Formerly known as the Justice League
For Sight & Sound a brief look at a lengthy thing, Zack Snyder’s Justice League, in which the plot hinges on the bad guys forgetting where they left the car keys and Amber Heard’s Mera now speaks in Heard’s best English accent even in the bits that are re-used from the first Justice League when she did not. These and similar mysteries just seem willed into existence by the man with his name in the title, unhindered by committee. In 2013 Snyder had Superman kill a man and after fans were vocally unhappy he had Batman kill a few dozen, so if anyone is telling him to stick to the safe data points he’s apparently escorting them back out to the car park. I didn’t bother pointing out the most noteworthy fact, which is the upbeat reception currently being given to Zack Snyder’s Justice League. Have the mutterings of discontent over the Marvel movies reached the point where something cast in a very different form couldn’t be downplayed any longer? Was everyone really that keen to take Joss Whedon out for a walk?
I wrote about Snyder’s films before and on the whole I like them more now than then, especially the one in which Mark Zuckerberg storms the US Capitol; but ZSJL has enough character in almost every minute to justify the extreme number of them you end up sitting through, and enough inventive imagery to send the Russo brothers off to draft a new hot-air Directors Statement. Snyder’s body-consciousness, about his characters and his actors and ultimately about himself, isn’t discussed enough—presumably people can’t get past 300 which is built almost entirely out of the stuff—but attempts to claim he’s a man of Misogynist Cinema sound thinner than ever in the face of this four hours of newly submitted evidence for the defence.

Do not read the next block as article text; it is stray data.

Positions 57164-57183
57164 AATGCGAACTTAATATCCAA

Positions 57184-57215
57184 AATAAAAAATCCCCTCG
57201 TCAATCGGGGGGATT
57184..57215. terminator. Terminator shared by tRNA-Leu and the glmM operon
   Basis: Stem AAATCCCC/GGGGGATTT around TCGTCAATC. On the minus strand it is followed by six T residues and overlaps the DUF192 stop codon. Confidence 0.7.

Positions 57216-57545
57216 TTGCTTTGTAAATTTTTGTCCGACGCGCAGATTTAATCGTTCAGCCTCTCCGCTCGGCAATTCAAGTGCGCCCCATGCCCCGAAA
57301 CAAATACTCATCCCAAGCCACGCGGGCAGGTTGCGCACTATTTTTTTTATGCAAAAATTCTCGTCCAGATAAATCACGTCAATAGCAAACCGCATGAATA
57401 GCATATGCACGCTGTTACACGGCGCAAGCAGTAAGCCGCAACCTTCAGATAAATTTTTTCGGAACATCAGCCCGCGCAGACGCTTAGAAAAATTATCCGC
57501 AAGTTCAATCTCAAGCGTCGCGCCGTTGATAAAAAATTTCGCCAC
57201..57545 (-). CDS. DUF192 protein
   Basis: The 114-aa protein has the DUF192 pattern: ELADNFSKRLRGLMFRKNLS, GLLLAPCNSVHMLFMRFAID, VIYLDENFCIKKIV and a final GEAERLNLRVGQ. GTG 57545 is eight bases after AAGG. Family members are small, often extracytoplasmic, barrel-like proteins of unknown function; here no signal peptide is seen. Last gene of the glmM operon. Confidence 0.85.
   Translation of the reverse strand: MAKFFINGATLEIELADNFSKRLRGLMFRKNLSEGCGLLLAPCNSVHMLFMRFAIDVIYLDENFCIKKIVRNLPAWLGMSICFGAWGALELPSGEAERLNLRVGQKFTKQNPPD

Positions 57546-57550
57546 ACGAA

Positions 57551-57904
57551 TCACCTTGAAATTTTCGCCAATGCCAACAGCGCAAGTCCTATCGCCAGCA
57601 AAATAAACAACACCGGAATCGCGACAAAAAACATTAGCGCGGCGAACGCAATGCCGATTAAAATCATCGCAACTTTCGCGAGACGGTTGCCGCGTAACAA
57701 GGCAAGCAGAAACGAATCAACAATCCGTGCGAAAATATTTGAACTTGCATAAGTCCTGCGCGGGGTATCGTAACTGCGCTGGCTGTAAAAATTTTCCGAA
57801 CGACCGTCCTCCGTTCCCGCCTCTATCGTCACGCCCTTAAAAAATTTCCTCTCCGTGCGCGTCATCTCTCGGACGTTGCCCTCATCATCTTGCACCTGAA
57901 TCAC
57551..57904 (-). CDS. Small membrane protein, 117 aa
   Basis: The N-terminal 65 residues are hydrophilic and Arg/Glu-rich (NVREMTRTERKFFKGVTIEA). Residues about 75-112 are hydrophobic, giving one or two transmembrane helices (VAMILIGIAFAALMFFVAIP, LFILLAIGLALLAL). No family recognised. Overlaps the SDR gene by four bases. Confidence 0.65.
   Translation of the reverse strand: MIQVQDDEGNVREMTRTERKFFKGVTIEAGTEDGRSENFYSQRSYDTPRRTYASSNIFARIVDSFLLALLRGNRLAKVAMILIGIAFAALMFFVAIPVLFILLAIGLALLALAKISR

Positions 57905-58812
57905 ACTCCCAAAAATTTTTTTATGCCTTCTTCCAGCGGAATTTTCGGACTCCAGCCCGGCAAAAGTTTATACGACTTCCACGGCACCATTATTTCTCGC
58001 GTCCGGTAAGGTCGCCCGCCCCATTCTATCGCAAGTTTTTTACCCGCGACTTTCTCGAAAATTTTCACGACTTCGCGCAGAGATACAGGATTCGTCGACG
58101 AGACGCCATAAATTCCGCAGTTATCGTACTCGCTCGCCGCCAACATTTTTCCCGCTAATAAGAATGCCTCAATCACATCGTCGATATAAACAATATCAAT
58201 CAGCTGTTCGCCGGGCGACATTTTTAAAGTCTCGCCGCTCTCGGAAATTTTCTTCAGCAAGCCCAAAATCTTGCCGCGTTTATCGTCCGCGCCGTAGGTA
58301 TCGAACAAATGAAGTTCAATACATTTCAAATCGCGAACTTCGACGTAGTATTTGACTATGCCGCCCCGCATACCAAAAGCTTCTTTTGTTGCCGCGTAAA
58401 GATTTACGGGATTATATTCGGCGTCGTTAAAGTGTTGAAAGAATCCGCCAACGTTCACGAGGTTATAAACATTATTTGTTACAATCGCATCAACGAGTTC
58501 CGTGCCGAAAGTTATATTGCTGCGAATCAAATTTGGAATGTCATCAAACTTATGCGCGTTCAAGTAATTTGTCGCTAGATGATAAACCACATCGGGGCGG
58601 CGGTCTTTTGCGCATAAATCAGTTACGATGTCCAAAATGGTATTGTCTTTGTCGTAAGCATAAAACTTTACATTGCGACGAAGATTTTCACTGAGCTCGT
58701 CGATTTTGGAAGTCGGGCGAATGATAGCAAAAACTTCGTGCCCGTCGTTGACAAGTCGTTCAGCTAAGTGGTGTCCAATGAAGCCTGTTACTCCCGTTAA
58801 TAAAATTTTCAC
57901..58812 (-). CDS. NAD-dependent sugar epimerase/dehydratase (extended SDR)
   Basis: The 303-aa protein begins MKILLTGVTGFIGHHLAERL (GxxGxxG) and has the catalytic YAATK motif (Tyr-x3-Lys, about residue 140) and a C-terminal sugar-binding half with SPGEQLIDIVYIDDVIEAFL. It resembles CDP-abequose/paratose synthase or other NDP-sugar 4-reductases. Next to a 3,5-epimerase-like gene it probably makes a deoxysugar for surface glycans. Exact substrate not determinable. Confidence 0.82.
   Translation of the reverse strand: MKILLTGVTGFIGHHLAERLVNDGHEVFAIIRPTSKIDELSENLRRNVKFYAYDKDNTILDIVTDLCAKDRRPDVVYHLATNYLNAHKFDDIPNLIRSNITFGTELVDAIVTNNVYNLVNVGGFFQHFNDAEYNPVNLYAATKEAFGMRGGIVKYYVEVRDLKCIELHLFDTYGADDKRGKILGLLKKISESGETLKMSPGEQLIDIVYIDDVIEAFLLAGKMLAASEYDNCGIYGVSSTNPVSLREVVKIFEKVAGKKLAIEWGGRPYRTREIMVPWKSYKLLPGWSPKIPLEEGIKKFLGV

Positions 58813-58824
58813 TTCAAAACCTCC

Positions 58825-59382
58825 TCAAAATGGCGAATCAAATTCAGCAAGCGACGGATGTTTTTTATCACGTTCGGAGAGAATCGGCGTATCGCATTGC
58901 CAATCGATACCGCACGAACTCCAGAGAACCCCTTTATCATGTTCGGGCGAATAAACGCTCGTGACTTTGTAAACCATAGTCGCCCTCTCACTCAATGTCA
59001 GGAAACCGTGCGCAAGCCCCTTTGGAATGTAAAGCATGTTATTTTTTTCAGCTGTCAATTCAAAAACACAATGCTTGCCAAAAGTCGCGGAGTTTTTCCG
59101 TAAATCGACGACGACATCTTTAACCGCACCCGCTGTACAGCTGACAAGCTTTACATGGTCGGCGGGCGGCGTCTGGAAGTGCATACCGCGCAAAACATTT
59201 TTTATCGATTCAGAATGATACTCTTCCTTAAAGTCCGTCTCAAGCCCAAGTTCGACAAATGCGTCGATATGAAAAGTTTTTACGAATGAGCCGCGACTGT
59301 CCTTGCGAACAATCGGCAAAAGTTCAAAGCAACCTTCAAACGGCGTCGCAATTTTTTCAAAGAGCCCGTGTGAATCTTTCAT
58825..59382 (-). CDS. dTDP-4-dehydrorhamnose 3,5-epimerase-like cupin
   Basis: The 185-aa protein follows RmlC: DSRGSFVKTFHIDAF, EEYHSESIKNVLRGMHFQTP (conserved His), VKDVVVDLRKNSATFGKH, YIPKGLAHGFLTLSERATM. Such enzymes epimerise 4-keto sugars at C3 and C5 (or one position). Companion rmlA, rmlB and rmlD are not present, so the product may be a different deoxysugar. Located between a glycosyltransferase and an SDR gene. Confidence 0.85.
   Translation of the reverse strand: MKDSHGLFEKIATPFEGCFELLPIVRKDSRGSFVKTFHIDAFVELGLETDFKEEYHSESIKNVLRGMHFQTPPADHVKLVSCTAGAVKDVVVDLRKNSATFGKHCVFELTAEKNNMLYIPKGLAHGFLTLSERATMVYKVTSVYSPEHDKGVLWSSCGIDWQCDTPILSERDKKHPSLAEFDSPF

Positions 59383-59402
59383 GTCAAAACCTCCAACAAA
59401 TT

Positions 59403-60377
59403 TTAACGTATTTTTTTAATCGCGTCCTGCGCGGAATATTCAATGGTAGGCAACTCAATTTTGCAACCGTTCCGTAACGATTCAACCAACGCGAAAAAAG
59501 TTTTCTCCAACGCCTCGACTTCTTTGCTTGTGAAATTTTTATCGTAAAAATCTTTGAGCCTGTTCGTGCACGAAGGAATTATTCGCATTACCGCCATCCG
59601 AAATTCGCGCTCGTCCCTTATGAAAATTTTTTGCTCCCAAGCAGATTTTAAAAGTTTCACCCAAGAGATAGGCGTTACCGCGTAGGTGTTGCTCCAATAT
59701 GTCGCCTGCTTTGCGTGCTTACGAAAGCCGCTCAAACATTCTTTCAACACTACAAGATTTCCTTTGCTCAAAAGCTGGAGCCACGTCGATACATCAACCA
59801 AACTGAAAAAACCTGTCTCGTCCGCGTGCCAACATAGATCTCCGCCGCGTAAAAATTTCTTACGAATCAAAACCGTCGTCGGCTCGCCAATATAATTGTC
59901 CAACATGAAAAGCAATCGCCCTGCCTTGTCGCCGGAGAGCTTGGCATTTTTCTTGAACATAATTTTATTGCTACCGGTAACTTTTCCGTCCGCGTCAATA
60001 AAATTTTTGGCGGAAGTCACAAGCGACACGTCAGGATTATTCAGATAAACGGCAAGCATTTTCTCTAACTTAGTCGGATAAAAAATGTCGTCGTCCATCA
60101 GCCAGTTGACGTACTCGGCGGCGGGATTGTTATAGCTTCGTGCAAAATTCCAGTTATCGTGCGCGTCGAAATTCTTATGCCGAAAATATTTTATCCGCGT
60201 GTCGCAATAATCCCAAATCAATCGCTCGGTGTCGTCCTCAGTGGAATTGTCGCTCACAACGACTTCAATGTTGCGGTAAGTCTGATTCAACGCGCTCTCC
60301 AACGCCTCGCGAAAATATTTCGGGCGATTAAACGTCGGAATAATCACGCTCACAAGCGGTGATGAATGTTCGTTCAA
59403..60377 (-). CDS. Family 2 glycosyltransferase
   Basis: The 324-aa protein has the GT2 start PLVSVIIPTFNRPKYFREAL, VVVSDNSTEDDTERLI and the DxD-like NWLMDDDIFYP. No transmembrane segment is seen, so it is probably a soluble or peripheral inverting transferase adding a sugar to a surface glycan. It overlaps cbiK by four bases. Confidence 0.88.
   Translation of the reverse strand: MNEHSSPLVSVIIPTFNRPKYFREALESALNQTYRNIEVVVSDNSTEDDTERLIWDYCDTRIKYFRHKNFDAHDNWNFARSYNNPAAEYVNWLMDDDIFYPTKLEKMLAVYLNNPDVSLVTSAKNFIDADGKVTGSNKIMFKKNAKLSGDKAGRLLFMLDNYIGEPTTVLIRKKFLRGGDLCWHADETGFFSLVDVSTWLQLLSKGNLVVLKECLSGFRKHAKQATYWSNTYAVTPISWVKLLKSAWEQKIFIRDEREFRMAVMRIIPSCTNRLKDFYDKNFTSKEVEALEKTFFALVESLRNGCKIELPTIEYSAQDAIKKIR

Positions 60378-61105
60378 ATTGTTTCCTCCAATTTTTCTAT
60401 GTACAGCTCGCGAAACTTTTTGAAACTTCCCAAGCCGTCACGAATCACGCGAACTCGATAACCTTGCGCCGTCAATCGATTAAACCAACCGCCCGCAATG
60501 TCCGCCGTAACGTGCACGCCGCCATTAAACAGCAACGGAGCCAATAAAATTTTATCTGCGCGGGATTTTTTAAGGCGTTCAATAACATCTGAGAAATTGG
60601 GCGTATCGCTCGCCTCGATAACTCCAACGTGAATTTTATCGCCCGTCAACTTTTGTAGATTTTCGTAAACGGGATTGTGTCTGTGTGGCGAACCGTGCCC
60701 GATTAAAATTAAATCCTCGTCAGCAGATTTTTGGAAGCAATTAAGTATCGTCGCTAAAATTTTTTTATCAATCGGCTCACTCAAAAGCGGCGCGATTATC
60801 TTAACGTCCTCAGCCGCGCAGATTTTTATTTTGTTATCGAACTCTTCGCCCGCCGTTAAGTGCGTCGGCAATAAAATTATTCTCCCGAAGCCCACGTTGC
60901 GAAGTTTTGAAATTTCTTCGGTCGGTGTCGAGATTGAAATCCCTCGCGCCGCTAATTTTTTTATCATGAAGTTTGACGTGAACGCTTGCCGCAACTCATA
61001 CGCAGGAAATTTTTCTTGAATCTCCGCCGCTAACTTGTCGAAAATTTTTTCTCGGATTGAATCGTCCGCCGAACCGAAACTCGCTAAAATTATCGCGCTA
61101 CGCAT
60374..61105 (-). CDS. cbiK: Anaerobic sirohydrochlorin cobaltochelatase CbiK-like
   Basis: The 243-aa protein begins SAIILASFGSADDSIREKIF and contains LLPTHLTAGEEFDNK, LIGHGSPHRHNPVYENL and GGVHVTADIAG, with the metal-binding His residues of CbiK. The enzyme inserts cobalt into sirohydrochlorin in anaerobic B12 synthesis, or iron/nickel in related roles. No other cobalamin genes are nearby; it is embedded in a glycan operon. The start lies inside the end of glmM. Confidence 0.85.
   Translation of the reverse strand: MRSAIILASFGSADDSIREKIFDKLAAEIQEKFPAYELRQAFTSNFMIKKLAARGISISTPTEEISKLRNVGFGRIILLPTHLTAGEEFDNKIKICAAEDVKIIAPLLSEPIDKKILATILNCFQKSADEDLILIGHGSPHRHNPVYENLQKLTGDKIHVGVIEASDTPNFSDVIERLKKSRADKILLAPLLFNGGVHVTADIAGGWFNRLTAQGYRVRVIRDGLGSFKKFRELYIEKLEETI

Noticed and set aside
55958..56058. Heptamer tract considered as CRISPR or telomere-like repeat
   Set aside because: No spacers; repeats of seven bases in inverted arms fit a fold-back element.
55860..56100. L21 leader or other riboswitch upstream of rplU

You should resist psychoanalysing film directors but sometimes they walk in and lay on the couch themselves. I said in S&S that the coda stands for your Forever War of choice, with a conversation between Batman and the Joker specifically about dead adopted children, after which Bruce Wayne awakens to be told that no relief is in sight. After four hours the look on Ben Affleck’s face at this point is not the heroic-jawline with the Hans-Zimmer-D-minor chord of fate, but instead looks like relief, acquiescence, acceptance. He practically shrugs. Even the Forever War is a way forward of a sort. Films constantly show characters surpassing grief, closing the door on it, moving on. A more complex message, of not shaking trauma off at all but finding a way to go on living in the company of it anyway, is a mark of some form of adult art.
Irony of ironies that it falls to the Justice League to receive this cinematic boost of weightiness from the far end of the periodic table, when it was also the Justice League which proved that you could channel the rhythms of peak US TV comedy if you hired the right craftsmen, a whole 1980s DC Comics franchise in which entirely serious plots were elevated by being discussed in voices from Cheers and Batman’s bat-ears were squashed by his hazmat suit, while somewhere a young Joss Whedon glimpsed a future full of ironic chatter.